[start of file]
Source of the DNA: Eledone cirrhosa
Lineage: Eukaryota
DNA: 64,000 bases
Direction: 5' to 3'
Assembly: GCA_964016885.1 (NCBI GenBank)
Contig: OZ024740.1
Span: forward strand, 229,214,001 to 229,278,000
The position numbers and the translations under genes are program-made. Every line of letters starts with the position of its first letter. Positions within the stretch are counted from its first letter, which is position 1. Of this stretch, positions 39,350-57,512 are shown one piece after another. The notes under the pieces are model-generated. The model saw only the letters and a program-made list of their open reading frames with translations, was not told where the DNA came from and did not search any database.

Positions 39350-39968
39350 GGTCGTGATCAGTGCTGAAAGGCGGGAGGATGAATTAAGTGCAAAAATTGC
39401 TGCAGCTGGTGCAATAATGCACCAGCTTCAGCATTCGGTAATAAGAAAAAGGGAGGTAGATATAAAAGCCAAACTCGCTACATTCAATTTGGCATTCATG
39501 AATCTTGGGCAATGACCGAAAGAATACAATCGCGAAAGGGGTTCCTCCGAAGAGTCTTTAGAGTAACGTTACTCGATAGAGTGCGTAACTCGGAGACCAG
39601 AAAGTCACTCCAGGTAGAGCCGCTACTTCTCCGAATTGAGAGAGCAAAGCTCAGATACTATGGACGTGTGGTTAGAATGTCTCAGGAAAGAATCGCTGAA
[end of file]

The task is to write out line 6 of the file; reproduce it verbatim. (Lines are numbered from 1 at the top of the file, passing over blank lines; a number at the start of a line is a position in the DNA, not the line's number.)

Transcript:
Contig: OZ024740.1